I'm surprised the author didn't use references to creationism or climate change, because demagoguery is rife in the shallow dialog over those contentious issues, too, but if I had a complaint about the book, it's not about the content or the writer's style, but about the presentation, which is in what I call academic minimalism - and it's a style which is wasteful and may even turn-off some readers.

For an ebook, it really doesn't matter that much, but even there, a bulkier book requires more energy to transmit over the internet. From the point of view of a print run, a book like this is far harsher on trees than it ought to be. The pages have wide margins and widely spaced lines. Were the margins smaller and the lines closer, the book could have been probably a third smaller and saved a proportionate number of trees (and perhaps encourage more people to read it since it looks shorter!) I realize my voice is one of a paltry few crying in the wilderness, but at this rate that wilderness ain't gonna be with us much longer and all that will be left is the crying.

Other than that I recommend it unreservedly. Trish Roberts-Miller is a Professor in the Department of Rhetoric and Writing at the University of Texas. She has a Ph.D. in Rhetoric from the University of California, Berkeley, and teaches in the Liberal Arts department. Though UT is only a few miles from where I live, I don't know this author, but I do know never to get into an argument with her! I wish her all the best with this book.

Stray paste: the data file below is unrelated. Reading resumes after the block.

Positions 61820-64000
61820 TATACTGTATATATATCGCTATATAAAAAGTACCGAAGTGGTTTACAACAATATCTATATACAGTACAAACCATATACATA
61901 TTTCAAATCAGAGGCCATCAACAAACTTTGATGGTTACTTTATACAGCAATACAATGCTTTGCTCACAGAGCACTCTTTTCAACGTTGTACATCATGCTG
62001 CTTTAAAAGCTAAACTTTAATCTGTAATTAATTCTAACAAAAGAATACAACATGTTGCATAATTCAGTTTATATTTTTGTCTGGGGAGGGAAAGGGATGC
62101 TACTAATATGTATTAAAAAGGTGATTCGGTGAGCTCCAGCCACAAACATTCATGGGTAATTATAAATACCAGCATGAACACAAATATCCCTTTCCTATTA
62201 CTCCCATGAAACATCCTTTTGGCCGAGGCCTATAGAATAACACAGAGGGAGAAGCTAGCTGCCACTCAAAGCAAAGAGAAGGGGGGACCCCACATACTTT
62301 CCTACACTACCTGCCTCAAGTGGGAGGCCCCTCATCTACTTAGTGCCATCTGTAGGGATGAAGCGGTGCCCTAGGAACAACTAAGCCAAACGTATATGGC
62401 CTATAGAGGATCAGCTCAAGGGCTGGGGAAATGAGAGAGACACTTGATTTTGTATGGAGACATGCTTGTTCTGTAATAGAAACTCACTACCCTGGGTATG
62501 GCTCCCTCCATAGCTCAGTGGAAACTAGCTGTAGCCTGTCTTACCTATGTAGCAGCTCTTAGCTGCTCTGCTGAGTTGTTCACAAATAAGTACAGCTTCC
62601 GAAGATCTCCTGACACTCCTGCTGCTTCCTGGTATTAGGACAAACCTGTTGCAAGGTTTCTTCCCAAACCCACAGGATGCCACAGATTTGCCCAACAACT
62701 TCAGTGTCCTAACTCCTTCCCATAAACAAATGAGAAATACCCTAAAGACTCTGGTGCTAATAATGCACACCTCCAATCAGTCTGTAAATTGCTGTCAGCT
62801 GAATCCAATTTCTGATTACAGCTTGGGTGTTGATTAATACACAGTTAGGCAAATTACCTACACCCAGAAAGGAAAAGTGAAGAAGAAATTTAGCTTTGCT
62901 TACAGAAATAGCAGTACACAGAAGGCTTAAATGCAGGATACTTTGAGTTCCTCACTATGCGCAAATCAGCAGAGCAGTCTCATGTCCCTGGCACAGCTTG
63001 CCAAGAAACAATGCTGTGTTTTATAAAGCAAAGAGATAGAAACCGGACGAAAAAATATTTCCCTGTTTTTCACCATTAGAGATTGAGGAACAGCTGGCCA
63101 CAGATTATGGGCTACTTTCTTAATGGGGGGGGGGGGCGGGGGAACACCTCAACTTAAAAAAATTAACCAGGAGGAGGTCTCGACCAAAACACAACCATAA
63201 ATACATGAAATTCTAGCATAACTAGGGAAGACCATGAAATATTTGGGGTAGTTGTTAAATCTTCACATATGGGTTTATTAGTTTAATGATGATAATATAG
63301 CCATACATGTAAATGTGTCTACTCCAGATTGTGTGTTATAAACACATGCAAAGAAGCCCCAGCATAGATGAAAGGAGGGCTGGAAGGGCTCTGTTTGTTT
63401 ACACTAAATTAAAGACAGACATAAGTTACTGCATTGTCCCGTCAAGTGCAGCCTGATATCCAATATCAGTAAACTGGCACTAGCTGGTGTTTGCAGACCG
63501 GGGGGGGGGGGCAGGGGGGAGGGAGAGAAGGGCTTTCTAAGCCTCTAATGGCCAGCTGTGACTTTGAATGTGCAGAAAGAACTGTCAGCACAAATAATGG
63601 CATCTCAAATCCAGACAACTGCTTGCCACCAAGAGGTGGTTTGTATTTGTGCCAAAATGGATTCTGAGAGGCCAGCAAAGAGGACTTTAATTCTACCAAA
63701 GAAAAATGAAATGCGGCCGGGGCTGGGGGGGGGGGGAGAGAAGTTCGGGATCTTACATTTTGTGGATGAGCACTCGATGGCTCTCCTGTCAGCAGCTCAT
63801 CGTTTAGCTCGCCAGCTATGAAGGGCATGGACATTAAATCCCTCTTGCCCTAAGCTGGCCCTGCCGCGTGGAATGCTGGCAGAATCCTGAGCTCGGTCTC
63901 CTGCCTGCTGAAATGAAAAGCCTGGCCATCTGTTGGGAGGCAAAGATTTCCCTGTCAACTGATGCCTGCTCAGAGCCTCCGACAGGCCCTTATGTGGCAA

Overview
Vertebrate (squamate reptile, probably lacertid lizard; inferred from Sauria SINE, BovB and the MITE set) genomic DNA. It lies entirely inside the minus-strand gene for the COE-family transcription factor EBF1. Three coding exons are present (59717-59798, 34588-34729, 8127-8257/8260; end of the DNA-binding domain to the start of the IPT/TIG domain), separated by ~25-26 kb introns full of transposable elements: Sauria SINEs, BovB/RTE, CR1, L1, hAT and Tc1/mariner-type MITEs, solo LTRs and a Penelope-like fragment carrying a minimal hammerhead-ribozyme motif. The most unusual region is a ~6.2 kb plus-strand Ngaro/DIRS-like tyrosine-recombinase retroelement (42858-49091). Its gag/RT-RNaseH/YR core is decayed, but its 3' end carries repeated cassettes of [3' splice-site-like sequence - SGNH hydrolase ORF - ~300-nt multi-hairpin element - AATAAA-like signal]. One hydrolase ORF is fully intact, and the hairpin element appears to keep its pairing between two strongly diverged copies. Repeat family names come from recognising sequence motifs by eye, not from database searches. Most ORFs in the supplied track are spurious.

Sunday, September 22, 2013

Broken Beauty by Lizzy Ford

Title: Broken Beauty
Author: Lizzy Ford
Publisher: Indie Inked
Rating: worthy

DISCLOSURE: Unlike the majority of reviews in this blog, I've neither bought this book nor borrowed it from the library. This is a "galley" copy ebook, supplied by Net Galley. I'm not receiving (nor will I expect to receive or accept) remuneration of any kind for this review. Since this is a new novel, this review is less detailed so as not to rob the writer of their story, but even so, it will probably still be more in-depth than you'll typically find elsewhere!

Broken Beauty was a bad choice for the title of this novel. There are at least two other books with precisely that title, at least seven novels titled "Beautifully Broken" and one called "The Beauty of Broken...", as well as one called "A Broken Kind of Beautiful...", and so on! Let this be a lesson to authors to research not only your subject, but also your title! I have to question why the "Beauty" part was even relevant. Would this be less of a horrifying story if the woman to whom it happened had been a "plain jane"? I don't think so. The other bad news is that this isn't a complete novel. It's "Broken Beauty Novellas #1", and so is short, but not en suite. Wikipedia defines a novella as at least 17,500 words:

Novel over 40,000 words